by Tom Estes
The work of artist Tom Estes has been described as “darkly disturbing & hauntingly beautiful”. Photographer, videographer, curator and creator of multi-media performance & installation, artist Tom Estes has been hung, played and performed in a few of the world’s right places and a couple of deliciously wrong ones. Often site specific, interactive or suggestive of a latent performative quality, Estes’ interventions, stealth art and strange attractions seem to infer a surreal wit drawn from early sci-fi and horror films.
In May 2010, Tom Estes staged ‘Sewing Performance’ as a participant in The Really, Really Free Market (RRFM), a 3-day market organized as Post-Museum’s contribution to No Soul for Sale: A Festival of Independents, held in Tate Modern:
“This ‘Sewing Performance’ was intended as a viral extension of a performance created as the culmination of a residency at Trinity Buoy Wharf. The work was conceived in relation to the site of Trinity Buoy Wharf- a place of both extreme poverty and extreme wealth; of crumbling and overgrown Docks, which in recent years have been changed beyond recognition through corporate buildings and private luxury housing developments. In this work I gently embroider images of leaves and vines onto a bespoke or tailor- made suit, causing a dimpling of the material. This sewing has the effect of slowly shriveling the arms and legs of the suit. So in a way the work is really about being powerless in the face of exploitation and is intended to accentuate a core of wordless confusion and emotional dissatisfaction.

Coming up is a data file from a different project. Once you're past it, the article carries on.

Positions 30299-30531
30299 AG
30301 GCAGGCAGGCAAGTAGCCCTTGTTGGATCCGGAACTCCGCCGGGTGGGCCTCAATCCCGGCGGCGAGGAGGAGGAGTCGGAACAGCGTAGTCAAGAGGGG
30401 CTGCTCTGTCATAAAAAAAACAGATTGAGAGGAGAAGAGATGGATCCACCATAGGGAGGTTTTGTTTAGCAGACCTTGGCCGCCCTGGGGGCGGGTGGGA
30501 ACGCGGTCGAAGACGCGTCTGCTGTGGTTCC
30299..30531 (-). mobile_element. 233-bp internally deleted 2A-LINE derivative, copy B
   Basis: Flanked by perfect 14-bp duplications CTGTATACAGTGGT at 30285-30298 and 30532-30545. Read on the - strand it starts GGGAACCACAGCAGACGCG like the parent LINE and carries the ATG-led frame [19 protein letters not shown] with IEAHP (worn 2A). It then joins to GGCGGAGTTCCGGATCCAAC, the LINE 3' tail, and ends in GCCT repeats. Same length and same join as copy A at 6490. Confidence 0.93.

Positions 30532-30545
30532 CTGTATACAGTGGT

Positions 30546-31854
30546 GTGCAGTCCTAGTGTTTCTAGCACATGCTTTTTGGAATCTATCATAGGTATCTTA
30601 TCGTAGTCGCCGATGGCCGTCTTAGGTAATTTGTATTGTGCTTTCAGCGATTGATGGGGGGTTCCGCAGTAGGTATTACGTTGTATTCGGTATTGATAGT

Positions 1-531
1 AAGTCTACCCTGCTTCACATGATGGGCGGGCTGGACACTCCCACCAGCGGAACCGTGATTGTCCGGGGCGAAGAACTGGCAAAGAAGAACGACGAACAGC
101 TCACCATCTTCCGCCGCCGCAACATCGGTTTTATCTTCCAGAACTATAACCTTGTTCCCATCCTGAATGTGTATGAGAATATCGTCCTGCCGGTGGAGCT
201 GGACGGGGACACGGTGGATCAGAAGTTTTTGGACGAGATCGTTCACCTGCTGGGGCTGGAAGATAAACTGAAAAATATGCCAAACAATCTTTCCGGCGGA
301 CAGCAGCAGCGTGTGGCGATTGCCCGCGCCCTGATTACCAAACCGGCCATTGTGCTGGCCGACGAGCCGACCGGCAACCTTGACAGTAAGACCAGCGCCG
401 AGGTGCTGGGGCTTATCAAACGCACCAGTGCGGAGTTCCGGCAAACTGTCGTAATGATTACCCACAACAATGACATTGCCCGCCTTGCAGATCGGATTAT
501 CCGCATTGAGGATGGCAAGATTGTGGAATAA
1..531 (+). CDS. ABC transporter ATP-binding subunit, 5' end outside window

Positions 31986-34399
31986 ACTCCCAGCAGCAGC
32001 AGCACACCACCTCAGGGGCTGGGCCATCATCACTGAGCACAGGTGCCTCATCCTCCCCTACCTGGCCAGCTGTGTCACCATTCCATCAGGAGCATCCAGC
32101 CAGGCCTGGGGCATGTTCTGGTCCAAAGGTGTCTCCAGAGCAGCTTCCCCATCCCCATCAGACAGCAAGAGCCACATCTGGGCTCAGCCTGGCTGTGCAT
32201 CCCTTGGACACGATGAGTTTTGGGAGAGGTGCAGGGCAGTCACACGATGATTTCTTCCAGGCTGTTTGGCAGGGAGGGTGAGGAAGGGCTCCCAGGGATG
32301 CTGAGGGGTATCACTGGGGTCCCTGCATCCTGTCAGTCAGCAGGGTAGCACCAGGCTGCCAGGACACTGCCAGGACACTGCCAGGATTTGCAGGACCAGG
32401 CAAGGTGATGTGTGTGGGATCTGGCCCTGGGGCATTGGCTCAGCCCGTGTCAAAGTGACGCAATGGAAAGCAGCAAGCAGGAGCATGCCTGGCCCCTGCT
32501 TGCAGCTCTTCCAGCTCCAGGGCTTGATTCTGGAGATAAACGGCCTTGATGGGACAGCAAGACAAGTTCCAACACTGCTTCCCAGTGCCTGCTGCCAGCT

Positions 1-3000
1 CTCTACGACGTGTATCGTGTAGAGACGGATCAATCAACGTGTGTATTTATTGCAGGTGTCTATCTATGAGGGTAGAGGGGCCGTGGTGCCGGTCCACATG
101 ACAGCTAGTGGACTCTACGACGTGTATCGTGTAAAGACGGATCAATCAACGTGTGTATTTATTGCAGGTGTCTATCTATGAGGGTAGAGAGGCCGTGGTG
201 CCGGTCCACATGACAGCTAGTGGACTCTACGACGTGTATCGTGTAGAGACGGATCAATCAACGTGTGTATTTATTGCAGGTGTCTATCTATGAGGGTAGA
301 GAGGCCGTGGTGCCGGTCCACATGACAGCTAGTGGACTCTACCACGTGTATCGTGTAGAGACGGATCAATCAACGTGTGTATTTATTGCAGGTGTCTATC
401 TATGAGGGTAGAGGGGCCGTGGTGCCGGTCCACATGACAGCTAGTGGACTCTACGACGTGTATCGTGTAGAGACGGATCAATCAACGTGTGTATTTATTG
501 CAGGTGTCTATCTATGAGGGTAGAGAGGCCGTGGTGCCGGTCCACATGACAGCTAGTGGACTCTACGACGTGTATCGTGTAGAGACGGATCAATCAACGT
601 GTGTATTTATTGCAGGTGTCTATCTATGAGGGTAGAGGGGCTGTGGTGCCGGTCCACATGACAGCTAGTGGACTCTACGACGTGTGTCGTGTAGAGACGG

There is little recognition that ordinary people are often engaged in practices that are critical and transformative. The problem is that these moments of liberation rarely break out of the confines of obscurity to become an event. So I started to look at activities and routine behaviors that are perceived as socially acceptable and ways of attaching it to a form of performance. In my work I try to give the spectator and the authorities a central role in the process of deconstructing the genealogical discourses and assuming subject positions by examining the cultural artifacts, the ideological character of the surrounding environment, historical events and narratives, as well as a myriad of different perspectives. For example, sewing has a very long tradition as a feminine, typically domestic, even personalized activity but also as a form of community folk art. Sewing also has more recent associations with Feminist Conceptual Art as well as projects such as the AIDS Memorial Quilt. So the idea of a man who sews immediately raises issues of gender, sexuality and identity. While a suit is a complex indicator of social barriers tied to employment status and income, a hand sewn suit is a traditional emblem of masculine authority. To sew images of leaves and vines onto a bespoke suit could be seen as an environmentalist’s symbolic reversal of corporate encroachment but also as the desire for a ‘Return to Nature’ or as a vehicle for demonstrating a movement toward self-knowledge.